A monitor heater is an oil-fueled, forced-air home heating system that capitalizes on the principle that hot air rises. It is usually situated in the basement or the downstairs level of a home, but not because it is unsightly; the monitor is actually a very attractive appliance. It resembles a large space heater, but the top houses a control panel on which one can find digital temperature settings, a clock, and of course, the on and off switch. There is also a feature that allows users to set the heater to different temperatures for different times of the day or night.
It's important to place monitor heaters against an outer wall, allowing a hose at the back to draw in outside air for combustion. It heats the cold air on its way in through the hose. This is the most efficient means of home heating because the heater does not re-use warm air in the home. The only ventilation hole is the small opening (about 2 inches or 5 cm in diameter) where air is sucked in.
Monitor heaters are fueled with kerosene oil, which is far less expensive than electric heat and other fuel oils. The only source of fuel that is slightly less expensive than using the monitor heater is wood, but wood is messy, takes up a lot of space, and the stove must be attended regularly. Monitor heaters draw in oil from an oil tank and can be left unattended for months. These heaters are one of the safest modes of home heating. They do not present the fire hazard of wood stoves, or the carbon monoxide concern of natural gas.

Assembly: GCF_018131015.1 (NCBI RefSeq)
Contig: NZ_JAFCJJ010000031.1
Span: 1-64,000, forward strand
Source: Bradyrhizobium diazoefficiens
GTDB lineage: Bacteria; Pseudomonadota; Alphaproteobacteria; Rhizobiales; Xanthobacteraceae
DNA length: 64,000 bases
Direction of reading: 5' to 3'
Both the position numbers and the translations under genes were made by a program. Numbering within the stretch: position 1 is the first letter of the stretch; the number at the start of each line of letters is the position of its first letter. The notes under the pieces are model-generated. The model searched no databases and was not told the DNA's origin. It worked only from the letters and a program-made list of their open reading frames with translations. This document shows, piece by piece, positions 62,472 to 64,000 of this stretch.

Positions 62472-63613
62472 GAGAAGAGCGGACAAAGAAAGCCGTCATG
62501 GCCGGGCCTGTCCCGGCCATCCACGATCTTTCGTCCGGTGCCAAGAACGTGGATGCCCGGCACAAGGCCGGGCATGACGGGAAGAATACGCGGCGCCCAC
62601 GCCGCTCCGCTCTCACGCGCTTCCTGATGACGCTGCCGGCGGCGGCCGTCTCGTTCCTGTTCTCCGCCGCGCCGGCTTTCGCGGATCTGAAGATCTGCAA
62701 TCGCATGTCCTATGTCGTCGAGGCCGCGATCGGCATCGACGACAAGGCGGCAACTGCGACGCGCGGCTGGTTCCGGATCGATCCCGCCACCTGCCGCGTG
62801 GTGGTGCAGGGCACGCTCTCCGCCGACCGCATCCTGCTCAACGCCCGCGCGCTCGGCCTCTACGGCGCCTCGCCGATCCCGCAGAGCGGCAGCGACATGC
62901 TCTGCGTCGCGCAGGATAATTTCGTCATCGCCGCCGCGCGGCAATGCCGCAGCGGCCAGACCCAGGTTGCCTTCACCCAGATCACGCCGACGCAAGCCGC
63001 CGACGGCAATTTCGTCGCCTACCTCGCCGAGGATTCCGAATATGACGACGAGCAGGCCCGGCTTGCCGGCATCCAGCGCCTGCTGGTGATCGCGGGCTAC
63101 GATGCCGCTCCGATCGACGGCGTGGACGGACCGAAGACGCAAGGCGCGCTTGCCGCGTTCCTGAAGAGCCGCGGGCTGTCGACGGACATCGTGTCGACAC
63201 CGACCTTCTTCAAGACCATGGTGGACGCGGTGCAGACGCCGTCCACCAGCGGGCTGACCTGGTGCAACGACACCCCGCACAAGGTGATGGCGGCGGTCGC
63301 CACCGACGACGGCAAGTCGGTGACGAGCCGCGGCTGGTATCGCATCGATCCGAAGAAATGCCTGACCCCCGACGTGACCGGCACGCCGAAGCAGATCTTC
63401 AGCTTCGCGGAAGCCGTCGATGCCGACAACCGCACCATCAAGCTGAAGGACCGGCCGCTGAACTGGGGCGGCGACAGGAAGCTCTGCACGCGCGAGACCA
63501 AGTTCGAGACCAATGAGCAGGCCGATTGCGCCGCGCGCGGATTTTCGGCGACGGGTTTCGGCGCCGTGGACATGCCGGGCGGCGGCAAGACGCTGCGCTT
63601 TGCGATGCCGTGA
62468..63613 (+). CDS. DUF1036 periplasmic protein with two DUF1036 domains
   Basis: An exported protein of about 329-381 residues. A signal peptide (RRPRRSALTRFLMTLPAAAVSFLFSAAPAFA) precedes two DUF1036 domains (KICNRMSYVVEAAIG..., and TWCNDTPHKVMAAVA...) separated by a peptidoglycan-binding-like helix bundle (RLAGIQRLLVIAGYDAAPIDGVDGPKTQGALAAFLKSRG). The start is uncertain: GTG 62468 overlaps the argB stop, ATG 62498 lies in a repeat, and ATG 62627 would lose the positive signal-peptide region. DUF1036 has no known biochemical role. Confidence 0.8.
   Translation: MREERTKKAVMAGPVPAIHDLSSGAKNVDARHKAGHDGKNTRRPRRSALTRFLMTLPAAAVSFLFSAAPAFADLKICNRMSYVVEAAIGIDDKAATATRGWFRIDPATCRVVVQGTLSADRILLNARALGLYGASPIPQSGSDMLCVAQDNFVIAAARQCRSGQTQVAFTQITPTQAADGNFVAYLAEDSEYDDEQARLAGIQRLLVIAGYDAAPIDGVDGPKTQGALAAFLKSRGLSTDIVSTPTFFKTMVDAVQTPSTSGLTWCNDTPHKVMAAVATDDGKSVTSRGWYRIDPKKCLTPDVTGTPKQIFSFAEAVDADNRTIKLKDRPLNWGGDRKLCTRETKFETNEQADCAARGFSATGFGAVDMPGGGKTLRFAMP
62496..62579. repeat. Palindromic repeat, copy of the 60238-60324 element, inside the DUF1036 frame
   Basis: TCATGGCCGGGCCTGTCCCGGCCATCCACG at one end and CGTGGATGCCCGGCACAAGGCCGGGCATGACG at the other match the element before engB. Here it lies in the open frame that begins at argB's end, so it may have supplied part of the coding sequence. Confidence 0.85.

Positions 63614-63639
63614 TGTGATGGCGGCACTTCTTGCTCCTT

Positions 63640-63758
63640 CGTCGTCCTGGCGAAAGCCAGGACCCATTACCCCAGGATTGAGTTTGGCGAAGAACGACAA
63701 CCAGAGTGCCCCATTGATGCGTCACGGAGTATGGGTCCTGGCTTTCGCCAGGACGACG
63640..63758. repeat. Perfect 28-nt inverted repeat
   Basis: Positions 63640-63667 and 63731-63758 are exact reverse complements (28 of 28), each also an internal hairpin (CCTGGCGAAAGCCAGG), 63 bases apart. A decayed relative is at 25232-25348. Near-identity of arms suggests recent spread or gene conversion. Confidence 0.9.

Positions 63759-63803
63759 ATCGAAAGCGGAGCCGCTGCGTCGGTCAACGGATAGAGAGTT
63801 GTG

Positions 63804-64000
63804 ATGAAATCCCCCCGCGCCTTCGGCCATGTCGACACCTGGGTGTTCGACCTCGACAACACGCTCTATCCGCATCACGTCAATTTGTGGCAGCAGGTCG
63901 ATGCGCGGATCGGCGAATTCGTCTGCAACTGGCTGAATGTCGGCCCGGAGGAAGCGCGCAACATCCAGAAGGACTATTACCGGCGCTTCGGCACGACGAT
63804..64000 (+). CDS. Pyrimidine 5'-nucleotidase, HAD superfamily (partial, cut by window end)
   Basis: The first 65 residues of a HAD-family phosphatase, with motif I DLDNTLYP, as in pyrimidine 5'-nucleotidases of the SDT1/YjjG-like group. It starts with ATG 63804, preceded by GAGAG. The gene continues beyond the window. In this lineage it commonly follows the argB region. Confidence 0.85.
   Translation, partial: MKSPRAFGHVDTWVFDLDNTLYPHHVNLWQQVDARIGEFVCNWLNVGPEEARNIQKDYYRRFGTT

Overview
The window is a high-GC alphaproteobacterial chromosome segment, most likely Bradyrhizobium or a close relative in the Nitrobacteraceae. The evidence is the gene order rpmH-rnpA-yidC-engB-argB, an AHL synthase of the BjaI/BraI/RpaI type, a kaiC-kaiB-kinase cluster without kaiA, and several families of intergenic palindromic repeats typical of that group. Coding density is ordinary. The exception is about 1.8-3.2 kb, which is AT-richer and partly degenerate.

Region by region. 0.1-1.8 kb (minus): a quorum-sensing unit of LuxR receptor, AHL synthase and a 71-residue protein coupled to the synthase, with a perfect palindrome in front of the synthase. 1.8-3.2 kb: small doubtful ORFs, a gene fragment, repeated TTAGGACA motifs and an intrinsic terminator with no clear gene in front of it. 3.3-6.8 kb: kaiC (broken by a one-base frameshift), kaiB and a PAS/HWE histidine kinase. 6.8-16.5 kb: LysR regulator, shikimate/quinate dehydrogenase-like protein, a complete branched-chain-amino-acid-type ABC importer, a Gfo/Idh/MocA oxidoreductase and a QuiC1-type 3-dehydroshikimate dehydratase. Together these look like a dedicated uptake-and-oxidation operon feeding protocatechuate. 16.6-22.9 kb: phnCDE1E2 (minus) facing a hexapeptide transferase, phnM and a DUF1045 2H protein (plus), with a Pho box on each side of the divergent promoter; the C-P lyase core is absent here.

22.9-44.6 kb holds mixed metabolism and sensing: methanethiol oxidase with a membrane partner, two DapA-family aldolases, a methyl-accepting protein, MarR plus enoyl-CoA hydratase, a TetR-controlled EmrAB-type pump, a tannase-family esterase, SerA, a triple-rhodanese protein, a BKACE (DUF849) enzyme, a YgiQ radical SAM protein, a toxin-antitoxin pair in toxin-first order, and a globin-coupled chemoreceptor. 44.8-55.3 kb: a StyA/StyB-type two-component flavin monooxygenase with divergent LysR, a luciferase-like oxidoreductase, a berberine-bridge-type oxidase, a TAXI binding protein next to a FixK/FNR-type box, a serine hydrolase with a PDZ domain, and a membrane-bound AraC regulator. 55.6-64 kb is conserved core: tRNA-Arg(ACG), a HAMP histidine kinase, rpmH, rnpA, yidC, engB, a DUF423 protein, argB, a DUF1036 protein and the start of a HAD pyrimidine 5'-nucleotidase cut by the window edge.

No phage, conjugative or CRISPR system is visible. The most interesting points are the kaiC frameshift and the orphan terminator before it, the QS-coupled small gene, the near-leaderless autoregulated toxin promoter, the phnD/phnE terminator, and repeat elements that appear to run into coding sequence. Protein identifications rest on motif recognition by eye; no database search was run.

A monitor heater heats up to about 2000 square feet of space (186 sq. meters), regardless of the style of home. It forces warm air into the room where it sits, and it makes use of vents in the ceiling, as well as door ways and staircases, where the heat rises to the next level of the home.
How To Install a Monitor Heater
Installing a monitor heater requires the proper tools. Depending on the model, you may need both hand and power tools. Check your owner's manual for specifics, but make sure you should have some basics on hand:
- Phillips head screwdriver
- Electric power drill
- Steel tape measurer
- Straight edge or yardstick
Along with these essentials, you may need two special accessories: a hole saw attachment and a long drill bit. Review the manual for other required parts such as flue pipes, extensions and lifter pumps. This may also depend on where you plan to install the unit — into thicker walls or through a window, for instance.
Choose Your Heater's Location
When placing your heater, make sure the area is free of obstacles and debris. Pay attention to recommended clearance distances in your owner's manual. Watch out for foliage, plant debris, flammable objects and fuel storage near the outside area where the pipes will be placed.
Avoid unsafe areas when installing the unit. Do not put it inside a fireplace or in a wall that has plumbing pipes, studs, electrical wiring or air ducts. Also, you should place the heater near a wall outlet where it can plug in directly: Using extension cords with a monitor heater is unsafe.
Installing Your Monitor Heater